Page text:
Some of the tips include:
- read this and win
- visualize it
- put the most important content on top
- make content pop
- you ask too much
- test – repair – retest
Some of the tips include:
I’ve been meaning to review some of my older PHP code for security vulnerabilities for a while, but never really got around to it. This afternoon, I started searching for some tools I might be able to use to do that for me. I came across the Spike PHP Security Audit Tool, and was actually fairly impressed with it.
In order to run it, I believe you need to have the PHP command-line interface installed. However, as long as you’ve got that, all you need to do is upload the package and type a simple command. It will take a while, but when it’s done, the script generates a nice HTML report showing all of the vulnerabilities it detected.
One of my colleagues sent me a link the other day to Web Site Grader, and asked me to check it out. I popped on over to the site and entered a few URLs to sites that I work on. I was pleasantly surprised to see how in-depth and accurate the analysis provided appears to be.
The utility is an SEO analyzer that rates your site in comparison to all of the other sites that have been analyzed using the tool. It offers quite a few interesting options, including the ability to compare your site to specific competitors, the ability to grade your site on specific keywords, etc.
I just wanted to make a good, quick post about two good resources I find myself using quite a bit. The first is an md5 encrypter. It’s a very nice, simple tool that simply converts any string into an md5-encrypted string.
At work, I find myself making a lot of very simple scripts that require me to set up administration areas, but don’t really warrant taking the time to set up online registration, etc. Instead, I simply use the md5 encrypter to encrypt the passwords I want to use, and then I enter those encrypted passwords directly into the database.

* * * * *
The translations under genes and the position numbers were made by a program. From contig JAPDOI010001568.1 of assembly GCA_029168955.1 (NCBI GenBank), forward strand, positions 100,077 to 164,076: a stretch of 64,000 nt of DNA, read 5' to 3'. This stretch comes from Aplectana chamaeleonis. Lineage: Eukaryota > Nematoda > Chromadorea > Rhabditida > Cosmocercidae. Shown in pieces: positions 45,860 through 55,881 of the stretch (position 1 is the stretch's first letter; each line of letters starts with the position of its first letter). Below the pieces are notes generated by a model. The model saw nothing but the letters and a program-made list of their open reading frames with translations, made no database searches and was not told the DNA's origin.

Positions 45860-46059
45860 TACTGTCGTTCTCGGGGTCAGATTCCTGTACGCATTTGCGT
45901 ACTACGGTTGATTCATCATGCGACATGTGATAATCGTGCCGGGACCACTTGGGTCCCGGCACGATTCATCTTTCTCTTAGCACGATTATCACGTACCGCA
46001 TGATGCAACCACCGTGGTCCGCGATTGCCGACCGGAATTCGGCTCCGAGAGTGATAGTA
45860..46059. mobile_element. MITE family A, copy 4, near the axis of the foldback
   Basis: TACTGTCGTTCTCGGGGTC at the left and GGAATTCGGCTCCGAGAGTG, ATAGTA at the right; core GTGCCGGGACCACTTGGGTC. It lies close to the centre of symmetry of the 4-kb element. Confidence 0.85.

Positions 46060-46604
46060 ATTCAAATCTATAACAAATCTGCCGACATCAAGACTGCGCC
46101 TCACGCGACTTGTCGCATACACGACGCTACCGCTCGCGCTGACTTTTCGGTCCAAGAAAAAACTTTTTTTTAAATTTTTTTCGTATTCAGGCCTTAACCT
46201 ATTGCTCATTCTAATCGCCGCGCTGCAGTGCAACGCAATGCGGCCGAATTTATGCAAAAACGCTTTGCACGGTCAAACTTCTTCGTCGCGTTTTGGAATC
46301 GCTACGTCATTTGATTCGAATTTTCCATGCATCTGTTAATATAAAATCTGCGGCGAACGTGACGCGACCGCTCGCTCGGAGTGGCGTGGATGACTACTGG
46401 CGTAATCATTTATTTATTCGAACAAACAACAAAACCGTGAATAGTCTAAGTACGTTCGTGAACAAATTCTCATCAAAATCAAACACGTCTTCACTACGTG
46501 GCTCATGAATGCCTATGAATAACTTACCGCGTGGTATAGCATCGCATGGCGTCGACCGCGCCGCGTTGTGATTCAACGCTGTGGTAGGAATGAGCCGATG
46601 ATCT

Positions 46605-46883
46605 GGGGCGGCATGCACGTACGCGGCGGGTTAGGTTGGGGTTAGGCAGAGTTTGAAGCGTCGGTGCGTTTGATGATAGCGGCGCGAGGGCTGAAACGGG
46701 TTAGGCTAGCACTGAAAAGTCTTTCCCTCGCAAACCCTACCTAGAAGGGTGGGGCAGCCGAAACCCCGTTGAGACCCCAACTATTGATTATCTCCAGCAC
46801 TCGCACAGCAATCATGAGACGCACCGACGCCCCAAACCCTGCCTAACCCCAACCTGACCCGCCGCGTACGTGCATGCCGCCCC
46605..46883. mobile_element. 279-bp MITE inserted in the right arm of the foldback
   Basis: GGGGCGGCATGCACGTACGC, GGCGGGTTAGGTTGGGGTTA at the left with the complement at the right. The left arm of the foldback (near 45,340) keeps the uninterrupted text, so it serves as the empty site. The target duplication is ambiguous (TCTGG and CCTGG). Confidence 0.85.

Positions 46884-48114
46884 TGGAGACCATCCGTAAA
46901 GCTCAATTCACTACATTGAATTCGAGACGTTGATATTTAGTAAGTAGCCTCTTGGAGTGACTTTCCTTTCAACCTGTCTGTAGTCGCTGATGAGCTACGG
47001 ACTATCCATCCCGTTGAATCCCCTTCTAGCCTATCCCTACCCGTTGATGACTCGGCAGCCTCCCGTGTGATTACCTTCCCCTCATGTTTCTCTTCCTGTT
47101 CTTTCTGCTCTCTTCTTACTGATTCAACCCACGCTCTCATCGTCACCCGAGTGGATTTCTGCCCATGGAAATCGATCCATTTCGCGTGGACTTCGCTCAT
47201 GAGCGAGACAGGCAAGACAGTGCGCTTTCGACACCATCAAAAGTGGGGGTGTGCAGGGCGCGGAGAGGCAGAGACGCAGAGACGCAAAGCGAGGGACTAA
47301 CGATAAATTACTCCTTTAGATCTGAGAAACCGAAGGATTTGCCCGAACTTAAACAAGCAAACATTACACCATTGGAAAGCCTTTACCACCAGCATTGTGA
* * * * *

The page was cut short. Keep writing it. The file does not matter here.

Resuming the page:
The other tool I’ve found myself using quite a bit, for basically the same reasons listed above, is a random password generator. The one I’ve been using the most is presented by PCTools.com. It offers a lot of options, and does a very nice job of generating random, secure passwords. You can find that tool at http://www.pctools.com/guides/password/.
As I mentioned in a previous post, I recently went through the trouble of restoring our family computer to its original factory settings in order to try to get a little better performance out of it. However, even after all of that work, the computer is still performing fairly poorly.
Therefore, I went to the Web to look for some fairly inexpensive options to upgrade the computer. I happened upon crucial.com. Now, I’ve heard the name of that Web site thrown around on a lot of forums, but I have never bothered to visit. In the past, it was fairly easy to purchase memory upgrades, because there were only a handful of different kinds, and every memory stick worked on every motherboard.
After my unfortunate adventures with the bandwidth limitations of my Internet connection, I decided to search the Web for some sort of utility that would help me monitor and hopefully limit my downloads and uploads.
While I didn’t find anything that would actually limit my downloads and uploads (no utilities that would temporarily disable my Internet connection if I got close to my limits), I did find a really nice utility for monitoring my connection.